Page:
By Samantha Feuss Tribune News Service (Tns)
Have you ever gone scalloping? Personally, I had not, until a recent trip to Gulf County, Fla. I wasn’t even sure what the act of “scalloping” was. Yes, getting scallops, surely, but how? And what did that entail? It turns out, it’s both fairly simple, and not as easy as you would expect.
One basically needs to get to a body of water that contains these mollusks, which are both mild in flavor and extremely healthy for you. You can charter a boat, get on a kayak, or find a company that does scalloping tours. If you head out without a guide or boat captain, you will need a Florida saltwater fishing license, a mesh bag, and a dive flag. Get your license ahead of time online or head to the experts at Bluewater Outriggers. They can get you a license, supplies, tell you the local hot spots, and tips on how to find scallops.
We first tried our hand on the Break-a-Way Charters boats. The boat tour we were looking to go on revolved around scalloping, but we ended up doing more then that. The first stop where we tried for scallops came up empty handed, but we were able to go shelling along the beaches of Port St. Joe and St. Joseph’s Bay.
The shelling could easily have been the highlight of my day — it was peaceful, quiet and something you could do either by yourself or with someone else. I headed out for some alone time, enjoying the solitude while seeking out shells on the beaches. The guides were able to identify the shells when we returned — what type they were, what lived in them, and other interesting shell-related information.
We headed back onto the boat with our newly found treasures to try another location for scallops. We found all sorts of shellfish, interesting shells, sand dollars, starfish, and more — but no scallops. The clear, warm water however made for a perfect place to swim and lounge about; no one was in a rush to go try another spot.
We decided to head to lunch, and taste the scallops that had been eluding us instead. At Indian Pass Raw Bar, they continued to be evasive, but the food was so amazing that we didn’t mind. If you didn’t know any better, you’d be tempted to pass what looks like some “hole in the wall” convenience store-looking building. Looks can be deceiving.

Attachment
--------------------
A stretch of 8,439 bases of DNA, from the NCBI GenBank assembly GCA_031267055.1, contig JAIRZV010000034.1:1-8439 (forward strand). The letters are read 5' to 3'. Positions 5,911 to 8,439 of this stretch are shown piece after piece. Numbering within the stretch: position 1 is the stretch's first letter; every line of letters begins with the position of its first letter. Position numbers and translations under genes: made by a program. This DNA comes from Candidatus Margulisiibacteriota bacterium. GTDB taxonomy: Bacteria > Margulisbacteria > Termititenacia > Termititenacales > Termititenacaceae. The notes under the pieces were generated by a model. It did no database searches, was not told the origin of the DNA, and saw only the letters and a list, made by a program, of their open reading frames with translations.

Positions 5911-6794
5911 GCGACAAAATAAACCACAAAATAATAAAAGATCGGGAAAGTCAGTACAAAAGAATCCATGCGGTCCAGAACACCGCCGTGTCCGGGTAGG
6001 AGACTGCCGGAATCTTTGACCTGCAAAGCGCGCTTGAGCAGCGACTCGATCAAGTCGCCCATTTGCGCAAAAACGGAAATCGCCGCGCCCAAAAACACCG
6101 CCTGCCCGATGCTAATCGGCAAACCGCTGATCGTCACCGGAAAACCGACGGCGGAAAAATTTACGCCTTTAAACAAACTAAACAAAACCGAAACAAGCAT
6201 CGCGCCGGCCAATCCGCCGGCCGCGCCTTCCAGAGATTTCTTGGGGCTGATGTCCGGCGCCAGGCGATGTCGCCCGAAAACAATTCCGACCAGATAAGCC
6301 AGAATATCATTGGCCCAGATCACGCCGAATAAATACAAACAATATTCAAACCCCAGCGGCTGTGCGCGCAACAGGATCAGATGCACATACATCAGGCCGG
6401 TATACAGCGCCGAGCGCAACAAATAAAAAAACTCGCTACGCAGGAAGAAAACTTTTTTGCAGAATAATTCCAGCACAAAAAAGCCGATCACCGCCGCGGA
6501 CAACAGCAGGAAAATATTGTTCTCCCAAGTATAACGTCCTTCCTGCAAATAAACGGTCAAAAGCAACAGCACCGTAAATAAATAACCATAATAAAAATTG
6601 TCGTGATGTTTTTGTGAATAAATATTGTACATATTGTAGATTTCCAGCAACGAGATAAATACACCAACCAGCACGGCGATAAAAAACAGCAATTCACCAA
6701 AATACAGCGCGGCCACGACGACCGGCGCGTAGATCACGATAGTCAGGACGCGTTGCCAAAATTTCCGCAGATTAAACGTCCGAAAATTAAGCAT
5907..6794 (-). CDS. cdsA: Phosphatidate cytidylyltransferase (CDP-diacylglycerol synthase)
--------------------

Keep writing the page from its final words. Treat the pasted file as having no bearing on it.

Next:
Once inside, seat yourself and grab a drink from one of the “coolers.” Decide what you want by checking it off of a “ticket” and handing it in — the staff will bring your choices to you when ready. The menu is on the smaller side, but the food is amazing, offering barbeque, stuffed shrimp, and melt-in-your-mouth parmesan baked oysters that will convert many who swore off the sometimes off-putting shellfish. This friendly and unassuming restaurant is come-as-you-are, flip flops and shorts, and operates on an honor system (yes, really).
Located in a corner of Florida’s Forgotten Coast, the food and staff are anything but forgettable, and you will find yourself planning another visit to this local favorite into your schedule.
Back to our mission — scallops. We find that we have arrived late in the season and will have slim pickings, which was much to our dismay. Not to let that deter us, we thought we would try our luck on a guided scallop fishing kayaking trip in St. Joe Bay. As none of our group had ever successfully scalloped before, we thought a guide would do us well, being able to show us the best spots to hunt and show us how to shuck those often stubborn shells.
We hopped into kayaks, and slid into the warm waters of the bay. Happy Ours tours gave us more then just a kayak trip around the bay, they pointed out the marine life that was abundant around us. Not just a nature tour, but a hands-on experience, we interacted with sea stars, mullet, sting rays, sea horses — and scallops. Yes, scallops! Finally, we found them.
In the long sea grass of St. Joe Bay, we found what we traveled all the way to Florida for — the apparently elusive in September scallop. Our guide chose an area she thought might have them, and there were none. Turns out that the second time is the charm, because we found about 20 between the five of us.
There is a knack to finding them, I’m told — you see the “blue eyes” of the scallop’s outer edge or rim in the shallow water, then reach down and scoop them up. My approach was less sophisticated, but worked just as well — I gently felt along the bottom of the sandy floor with my toes until I felt a whole shell, then I picked up what “felt” like the right shape. Being a beginner, I was not able to see the eyes, and the shells all looked the same to me in the water. The toes know, and I found four, which thrilled me!
We were not allowed to keep them, as the guide felt that the scallop population in that area had grown too thin and these were better left to create future generations. No matter — we had found them. We also know better — next year, come much earlier in the season for the most plentiful pickings.